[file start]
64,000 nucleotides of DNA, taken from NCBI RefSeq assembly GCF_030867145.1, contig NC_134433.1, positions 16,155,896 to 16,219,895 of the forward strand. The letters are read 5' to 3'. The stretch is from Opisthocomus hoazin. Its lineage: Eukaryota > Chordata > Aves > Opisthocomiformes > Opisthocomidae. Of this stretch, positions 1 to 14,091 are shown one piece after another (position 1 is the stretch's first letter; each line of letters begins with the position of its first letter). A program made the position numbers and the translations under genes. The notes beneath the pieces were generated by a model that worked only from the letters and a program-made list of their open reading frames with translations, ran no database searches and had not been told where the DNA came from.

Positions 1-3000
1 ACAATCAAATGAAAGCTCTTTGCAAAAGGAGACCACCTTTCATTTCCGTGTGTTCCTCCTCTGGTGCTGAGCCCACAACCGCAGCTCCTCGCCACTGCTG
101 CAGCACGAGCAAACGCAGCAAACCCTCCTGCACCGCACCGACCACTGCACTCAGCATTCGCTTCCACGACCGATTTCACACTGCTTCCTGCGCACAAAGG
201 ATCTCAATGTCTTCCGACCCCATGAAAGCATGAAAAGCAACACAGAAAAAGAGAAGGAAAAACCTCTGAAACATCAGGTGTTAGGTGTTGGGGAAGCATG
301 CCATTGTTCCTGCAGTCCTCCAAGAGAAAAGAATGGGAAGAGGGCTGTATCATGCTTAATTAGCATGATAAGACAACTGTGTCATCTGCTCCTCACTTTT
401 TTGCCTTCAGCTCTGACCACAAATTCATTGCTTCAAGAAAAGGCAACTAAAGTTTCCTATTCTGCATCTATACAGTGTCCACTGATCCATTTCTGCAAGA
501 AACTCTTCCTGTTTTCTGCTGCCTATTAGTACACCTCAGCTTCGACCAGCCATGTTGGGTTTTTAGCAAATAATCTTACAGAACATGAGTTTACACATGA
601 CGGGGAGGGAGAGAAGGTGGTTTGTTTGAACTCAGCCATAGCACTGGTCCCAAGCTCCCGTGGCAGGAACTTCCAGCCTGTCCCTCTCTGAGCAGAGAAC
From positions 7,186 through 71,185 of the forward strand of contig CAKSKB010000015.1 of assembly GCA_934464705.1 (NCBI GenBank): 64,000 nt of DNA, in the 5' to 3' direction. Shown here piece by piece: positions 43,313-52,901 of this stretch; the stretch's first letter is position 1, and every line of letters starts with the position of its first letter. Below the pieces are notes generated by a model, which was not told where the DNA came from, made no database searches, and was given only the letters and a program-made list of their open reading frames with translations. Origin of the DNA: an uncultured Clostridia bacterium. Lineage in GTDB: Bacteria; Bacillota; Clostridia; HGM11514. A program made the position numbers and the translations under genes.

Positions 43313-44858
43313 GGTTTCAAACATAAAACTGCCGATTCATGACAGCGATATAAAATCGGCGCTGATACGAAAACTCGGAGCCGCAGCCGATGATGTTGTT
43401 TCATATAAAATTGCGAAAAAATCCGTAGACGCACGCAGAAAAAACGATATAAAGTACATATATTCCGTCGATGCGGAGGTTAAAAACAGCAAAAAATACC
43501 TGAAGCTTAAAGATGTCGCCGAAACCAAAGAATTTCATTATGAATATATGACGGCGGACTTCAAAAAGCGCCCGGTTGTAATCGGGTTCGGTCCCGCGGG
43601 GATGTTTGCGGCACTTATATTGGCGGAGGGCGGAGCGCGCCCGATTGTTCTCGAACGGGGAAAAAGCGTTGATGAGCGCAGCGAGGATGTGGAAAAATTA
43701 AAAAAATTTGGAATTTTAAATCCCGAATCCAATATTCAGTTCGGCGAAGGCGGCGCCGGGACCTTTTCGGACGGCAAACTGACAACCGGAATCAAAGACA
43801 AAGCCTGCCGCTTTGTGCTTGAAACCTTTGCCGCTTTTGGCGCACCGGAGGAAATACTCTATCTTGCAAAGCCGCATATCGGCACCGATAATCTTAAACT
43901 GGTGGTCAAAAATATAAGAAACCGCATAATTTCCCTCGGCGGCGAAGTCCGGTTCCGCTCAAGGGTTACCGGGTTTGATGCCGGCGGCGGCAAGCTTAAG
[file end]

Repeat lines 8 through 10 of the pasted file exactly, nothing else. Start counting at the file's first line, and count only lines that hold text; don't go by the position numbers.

501 AACTCTTCCTGTTTTCTGCTGCCTATTAGTACACCTCAGCTTCGACCAGCCATGTTGGGTTTTTAGCAAATAATCTTACAGAACATGAGTTTACACATGA
601 CGGGGAGGGAGAGAAGGTGGTTTGTTTGAACTCAGCCATAGCACTGGTCCCAAGCTCCCGTGGCAGGAACTTCCAGCCTGTCCCTCTCTGAGCAGAGAAC
From positions 7,186 through 71,185 of the forward strand of contig CAKSKB010000015.1 of assembly GCA_934464705.1 (NCBI GenBank): 64,000 nt of DNA, in the 5' to 3' direction. Shown here piece by piece: positions 43,313-52,901 of this stretch; the stretch's first letter is position 1, and every line of letters starts with the position of its first letter. Below the pieces are notes generated by a model, which was not told where the DNA came from, made no database searches, and was given only the letters and a program-made list of their open reading frames with translations. Origin of the DNA: an uncultured Clostridia bacterium. Lineage in GTDB: Bacteria; Bacillota; Clostridia; HGM11514. A program made the position numbers and the translations under genes.